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Carbohydrates in tail eat resins gums insects related

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carbohydrates in tail; eat resins, gums, insects; related to Galagidae and Lorisidae on basis of carotid circulation (having an ascending pharyngeal artery) Galagidae: bushbabies; sub-saharan Africa; nocturnal; elongate ankle, leaping; at resins, gums, insects; derived in having pneumaticized mastoid region. Lorisidae: lorises; 2 genera in sub-saharan Africa, 2 in southeast Asia; nocturnal; lack tail; reduced second digit on hand; cautious climbers; eat noxious insects.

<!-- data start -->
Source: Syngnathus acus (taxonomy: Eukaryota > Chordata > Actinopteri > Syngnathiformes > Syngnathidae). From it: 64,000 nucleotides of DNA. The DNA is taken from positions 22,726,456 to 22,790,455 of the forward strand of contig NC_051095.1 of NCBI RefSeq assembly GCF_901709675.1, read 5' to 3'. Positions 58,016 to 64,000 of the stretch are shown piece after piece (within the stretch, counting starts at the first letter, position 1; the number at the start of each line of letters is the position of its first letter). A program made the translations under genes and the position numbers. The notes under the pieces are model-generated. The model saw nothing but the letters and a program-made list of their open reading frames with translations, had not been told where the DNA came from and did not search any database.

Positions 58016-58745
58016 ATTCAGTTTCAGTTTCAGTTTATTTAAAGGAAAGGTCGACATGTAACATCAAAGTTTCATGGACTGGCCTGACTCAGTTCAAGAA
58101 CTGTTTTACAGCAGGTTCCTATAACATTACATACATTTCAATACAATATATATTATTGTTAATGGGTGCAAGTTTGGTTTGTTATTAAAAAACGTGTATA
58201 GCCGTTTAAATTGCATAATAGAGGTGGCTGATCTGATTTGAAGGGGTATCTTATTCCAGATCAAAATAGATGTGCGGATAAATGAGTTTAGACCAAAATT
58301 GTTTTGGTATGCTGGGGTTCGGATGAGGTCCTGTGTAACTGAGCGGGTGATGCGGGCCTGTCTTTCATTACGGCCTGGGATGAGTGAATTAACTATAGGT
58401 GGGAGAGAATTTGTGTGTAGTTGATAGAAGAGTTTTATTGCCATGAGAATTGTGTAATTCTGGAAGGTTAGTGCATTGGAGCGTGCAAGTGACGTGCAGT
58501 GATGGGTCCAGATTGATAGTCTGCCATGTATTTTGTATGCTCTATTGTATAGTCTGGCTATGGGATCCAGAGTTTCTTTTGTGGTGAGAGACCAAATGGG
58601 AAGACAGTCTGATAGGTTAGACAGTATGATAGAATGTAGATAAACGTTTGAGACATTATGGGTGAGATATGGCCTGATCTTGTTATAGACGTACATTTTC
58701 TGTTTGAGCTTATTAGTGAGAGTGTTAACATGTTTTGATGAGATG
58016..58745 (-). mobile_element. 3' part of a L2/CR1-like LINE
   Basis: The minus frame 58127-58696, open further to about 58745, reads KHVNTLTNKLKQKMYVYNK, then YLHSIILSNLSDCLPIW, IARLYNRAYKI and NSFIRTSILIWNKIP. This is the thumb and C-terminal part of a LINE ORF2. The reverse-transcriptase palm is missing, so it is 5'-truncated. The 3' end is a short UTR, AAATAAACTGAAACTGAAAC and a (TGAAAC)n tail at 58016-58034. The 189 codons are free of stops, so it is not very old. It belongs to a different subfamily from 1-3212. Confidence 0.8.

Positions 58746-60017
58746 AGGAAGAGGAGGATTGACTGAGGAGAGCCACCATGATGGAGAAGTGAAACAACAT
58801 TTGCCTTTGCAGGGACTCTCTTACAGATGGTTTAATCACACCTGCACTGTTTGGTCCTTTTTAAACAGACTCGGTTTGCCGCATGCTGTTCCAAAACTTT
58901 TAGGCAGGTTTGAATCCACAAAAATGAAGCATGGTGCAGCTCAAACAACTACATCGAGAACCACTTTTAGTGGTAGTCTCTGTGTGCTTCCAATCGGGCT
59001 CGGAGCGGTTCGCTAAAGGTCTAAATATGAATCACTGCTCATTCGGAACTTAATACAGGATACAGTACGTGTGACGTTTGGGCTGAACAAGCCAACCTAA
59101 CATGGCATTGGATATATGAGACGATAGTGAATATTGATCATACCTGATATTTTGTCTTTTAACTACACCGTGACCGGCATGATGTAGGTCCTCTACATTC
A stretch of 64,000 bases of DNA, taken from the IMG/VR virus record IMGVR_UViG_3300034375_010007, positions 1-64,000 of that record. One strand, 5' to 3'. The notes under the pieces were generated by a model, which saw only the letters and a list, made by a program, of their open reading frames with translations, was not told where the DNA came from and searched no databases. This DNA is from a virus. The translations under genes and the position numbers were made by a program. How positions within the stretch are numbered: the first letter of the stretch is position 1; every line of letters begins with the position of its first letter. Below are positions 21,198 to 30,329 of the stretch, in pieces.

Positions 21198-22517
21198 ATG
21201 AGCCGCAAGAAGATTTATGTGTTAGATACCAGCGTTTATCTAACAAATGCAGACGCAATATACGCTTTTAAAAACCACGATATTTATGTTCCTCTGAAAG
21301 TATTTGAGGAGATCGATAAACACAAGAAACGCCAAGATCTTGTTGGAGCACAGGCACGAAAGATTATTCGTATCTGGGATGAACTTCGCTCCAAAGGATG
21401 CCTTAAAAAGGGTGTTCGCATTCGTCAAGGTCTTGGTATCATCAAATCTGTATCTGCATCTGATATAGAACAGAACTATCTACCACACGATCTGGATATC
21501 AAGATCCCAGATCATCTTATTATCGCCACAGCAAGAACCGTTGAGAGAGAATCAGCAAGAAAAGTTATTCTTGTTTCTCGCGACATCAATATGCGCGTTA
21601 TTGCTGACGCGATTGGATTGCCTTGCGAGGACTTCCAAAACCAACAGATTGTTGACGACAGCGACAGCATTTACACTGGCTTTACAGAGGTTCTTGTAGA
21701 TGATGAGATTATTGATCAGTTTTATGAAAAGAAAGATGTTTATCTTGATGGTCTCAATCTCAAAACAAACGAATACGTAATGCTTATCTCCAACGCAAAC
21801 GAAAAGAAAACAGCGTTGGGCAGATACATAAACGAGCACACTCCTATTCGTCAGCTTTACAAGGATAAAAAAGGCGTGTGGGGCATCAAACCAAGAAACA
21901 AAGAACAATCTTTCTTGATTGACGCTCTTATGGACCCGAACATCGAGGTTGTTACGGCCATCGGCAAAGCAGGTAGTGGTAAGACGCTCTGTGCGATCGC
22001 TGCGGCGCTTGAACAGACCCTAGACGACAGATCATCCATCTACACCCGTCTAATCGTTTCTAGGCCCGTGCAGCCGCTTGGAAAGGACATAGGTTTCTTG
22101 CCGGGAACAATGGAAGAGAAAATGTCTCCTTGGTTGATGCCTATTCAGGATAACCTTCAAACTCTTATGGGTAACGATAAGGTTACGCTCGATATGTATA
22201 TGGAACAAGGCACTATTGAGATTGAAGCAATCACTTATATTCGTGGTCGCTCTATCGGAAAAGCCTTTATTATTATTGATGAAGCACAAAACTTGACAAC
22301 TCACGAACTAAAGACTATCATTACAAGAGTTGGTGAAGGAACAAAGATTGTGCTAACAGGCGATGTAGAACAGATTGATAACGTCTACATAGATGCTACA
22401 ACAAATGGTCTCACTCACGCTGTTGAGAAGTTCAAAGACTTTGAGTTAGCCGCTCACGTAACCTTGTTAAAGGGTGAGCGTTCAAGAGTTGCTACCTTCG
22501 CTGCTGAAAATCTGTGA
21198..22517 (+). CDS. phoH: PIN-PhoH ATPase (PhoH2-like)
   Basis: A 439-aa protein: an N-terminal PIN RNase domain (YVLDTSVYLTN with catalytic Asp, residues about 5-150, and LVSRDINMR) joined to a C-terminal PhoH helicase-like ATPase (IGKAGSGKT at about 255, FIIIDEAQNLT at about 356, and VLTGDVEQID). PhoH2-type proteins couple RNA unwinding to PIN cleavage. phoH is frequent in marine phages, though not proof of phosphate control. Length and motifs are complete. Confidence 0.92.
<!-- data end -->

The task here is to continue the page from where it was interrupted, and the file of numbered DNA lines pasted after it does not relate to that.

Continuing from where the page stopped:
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2 Tarsius : islands of southeast Asia; nocturnal; only totally proteinivous primate (will eat vertebrates larger than itself, including neurotoxic snakes); only mammal whose eyeball is larger than its brain; center of debate about being more closely related to other prosimians (it has a grooming claw and reduced toothcomb) or anthropoids (it lacks a tapetum and rhinarium); only primate with (primitive) bicornuate uterus to develop hemorchorial placentation. Fossil Prosimians: Adapidae: middle-late Eocene, Europe; traditionally thought of as "fossil lemurs"; probably related to only some Malagasy prosimians Notharctidae: early-middle Eocene, N. America; traditionally thought of as "fossil lemurs"; probably sister taxon of extant prosimians Tarsiiformes: three groups traditionally recognized, Microchoerine (middle-late Eocene, Europe), Omomyidae and Anaptomorphidae (early Eocene-late Miocene?, N. America and Europe); probably not closely related to Tarsius ; look like bushbabies in skull and bushbabies and mouse lemurs in ankel bones. Extant Anthropoids: derived in having early fusion of metopic (frontal) suture and mandibular symphysis; nails on all digits; reduction to 3 premolars in each quadrant of the jaw; partial postorbital closure; hemochorial placentation; simplex uterus; partial fusion of upper lip; lack of rhinarium. Platyrrhini: broad-nosed primates; New World monkeys Catarrhini: narrow-nosed primates: Old World monkeys and hominoids
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